Mount Enacts Change at U.N.
Phins for Change—a Mount student organization promoting sustainable change and purpose through active participation in civil and youth-oriented leadership dialogues concerning environmental sustainability—was represented at the eight annual Economic and Social Council (ECOSOC) Youth Forum earlier this month at the United Nations Headquarters in New York City.
The theme of this year’s ECOSOC Youth Forum, “Empowered, Included, and Equal,” addressed the disadvantages of globalization—which are not sufficiently sustainable and inclusive—and discussed that the failure to support youth development in an inclusive way can lead to inequalities with long-term economic and social consequences.
The club’s president, Wantoe T. Wantoe ’22, was invited to attend by Her Excellency Inga Rhonda King, President of the United Nations Economic and Social Council (ECOSOC), to discuss the concepts of empowerment, inclusion, and equality.
“The Forum represents the most institutionalized avenue for youth participation in the work of the United Nations,” Ms. King wrote in her invitation to Wantoe. “Over the past years, the ECOSOC Youth Forum has evolved to become an apex forum, where outcomes of other global and regional youth initiatives and events are captured and distilled for member states.”
Wantoe, an international student from Liberia who majors in public policy and sociology, joined hundreds of young activists from around the globe to exchange ideas, solutions, and innovations to policy discussions at the United Nations.
The Forum offered a platform for the representatives of youth-led and youth-focused organizations, networks, and others to engage member states and U.N. officials—including the President of the General Assembly—in an effort to get youth involved in the community and national development, democratic life, and society.
In addition to attending, Wantoe had the opportunity to participate. In one breakout session about the U.N.’s Sustainable Development Goal 4—meant to ensure inclusive, equitable, and quality education to promote lifelong learning opportunities for all—Wantoe shared his recommendations. His suggestion? Pledge a certain percentage of the education budget to build an infrastructure that facilitates the ability to train teachers of students with special needs through curriculum adaptation, teacher training, and acknowledging diversity in disability.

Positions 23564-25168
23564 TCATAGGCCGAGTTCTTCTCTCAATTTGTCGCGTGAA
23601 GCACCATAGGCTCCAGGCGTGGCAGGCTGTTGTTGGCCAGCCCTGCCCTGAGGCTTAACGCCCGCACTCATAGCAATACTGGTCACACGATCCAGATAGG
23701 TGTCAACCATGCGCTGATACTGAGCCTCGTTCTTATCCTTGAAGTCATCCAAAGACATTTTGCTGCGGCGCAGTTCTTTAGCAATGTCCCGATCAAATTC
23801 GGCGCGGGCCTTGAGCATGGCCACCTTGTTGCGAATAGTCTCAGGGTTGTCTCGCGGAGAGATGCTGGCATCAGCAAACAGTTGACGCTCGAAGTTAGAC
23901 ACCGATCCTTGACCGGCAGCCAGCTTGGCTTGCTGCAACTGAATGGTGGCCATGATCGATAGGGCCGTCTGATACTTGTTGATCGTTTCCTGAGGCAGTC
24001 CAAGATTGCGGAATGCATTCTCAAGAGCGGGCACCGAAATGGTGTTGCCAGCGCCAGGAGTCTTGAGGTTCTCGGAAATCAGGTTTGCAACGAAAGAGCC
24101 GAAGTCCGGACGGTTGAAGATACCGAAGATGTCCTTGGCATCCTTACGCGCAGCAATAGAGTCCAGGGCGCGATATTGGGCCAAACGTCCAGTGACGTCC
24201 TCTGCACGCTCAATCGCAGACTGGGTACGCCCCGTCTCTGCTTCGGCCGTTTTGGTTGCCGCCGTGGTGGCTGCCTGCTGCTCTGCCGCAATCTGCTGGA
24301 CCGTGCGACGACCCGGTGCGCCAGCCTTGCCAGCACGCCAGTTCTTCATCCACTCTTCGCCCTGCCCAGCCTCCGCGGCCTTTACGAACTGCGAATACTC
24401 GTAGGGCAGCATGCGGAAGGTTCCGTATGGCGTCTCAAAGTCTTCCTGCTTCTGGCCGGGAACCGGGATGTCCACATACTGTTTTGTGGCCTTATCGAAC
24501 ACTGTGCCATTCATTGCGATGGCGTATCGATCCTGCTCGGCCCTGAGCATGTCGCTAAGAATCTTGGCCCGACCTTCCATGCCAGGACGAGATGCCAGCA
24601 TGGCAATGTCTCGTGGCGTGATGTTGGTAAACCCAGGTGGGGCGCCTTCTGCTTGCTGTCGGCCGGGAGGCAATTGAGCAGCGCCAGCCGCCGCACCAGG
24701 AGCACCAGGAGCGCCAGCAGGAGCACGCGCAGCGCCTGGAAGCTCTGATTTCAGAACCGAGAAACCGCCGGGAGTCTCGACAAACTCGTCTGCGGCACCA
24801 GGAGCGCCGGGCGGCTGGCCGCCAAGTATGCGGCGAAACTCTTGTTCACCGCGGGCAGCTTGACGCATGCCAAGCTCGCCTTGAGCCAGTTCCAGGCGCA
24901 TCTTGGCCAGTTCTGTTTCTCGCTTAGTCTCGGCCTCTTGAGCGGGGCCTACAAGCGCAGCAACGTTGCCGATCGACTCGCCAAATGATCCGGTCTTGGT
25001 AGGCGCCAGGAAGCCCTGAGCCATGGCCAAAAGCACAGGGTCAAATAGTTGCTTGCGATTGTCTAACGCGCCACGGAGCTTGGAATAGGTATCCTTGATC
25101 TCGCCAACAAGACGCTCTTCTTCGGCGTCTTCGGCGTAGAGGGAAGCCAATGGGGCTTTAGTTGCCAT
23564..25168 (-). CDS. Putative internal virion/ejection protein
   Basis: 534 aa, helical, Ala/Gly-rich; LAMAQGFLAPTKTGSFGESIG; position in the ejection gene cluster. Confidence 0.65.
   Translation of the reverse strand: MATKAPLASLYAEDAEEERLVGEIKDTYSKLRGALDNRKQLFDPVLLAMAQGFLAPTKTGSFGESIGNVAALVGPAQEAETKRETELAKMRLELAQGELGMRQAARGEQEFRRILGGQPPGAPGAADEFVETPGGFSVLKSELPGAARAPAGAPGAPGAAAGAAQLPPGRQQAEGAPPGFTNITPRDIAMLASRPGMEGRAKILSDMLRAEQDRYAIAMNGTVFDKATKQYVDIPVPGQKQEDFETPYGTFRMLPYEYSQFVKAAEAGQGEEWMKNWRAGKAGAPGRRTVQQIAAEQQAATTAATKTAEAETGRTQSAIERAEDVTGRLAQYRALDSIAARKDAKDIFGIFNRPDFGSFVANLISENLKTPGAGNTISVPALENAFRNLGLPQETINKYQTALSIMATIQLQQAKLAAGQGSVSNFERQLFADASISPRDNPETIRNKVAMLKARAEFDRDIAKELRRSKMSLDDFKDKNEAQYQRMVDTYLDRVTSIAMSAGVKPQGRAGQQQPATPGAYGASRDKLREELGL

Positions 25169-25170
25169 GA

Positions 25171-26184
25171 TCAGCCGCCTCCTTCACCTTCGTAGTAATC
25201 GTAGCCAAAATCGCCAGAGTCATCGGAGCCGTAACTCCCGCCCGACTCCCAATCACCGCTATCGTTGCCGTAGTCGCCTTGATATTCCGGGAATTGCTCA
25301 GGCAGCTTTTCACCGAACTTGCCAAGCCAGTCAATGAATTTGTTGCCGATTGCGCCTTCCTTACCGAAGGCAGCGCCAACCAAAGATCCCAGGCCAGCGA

And that wasn’t all.
Wantoe also joined a breakout session on Africa and how countries can empower young people to find durable solutions for refugees. There, he was able to make a brief statement on the importance of supporting host countries who have to manage the arrival of large numbers of displaced people by adopting strategies to include job opportunities and counter-discrimination.
“Attending the ECOSOC Youth Forum allowed me to influence the formulation of policies directly at the U.N. Headquarters through dialogue,” said Wantoe. “Each session expanded my role as a global change maker, as well as a club and student leader at the College. I was enlightened. I knew my contribution made me a part of the solution.”
Learn more about Phins for Change and our other exceptional students organizations.
About the College of Mount Saint Vincent
Founded in 1847 by the Sisters of Charity, the College of Mount Saint Vincent offers nationally recognized liberal arts education and a select array of professional fields of study on a landmark campus overlooking the Hudson River. Committed to the education of the whole person, and enriched by the unparalleled cultural, educational, and career opportunities of New York City, the College equips students with the knowledge, skills, and experiences necessary for lives of professional accomplishment, service, and leadership in the 21st century.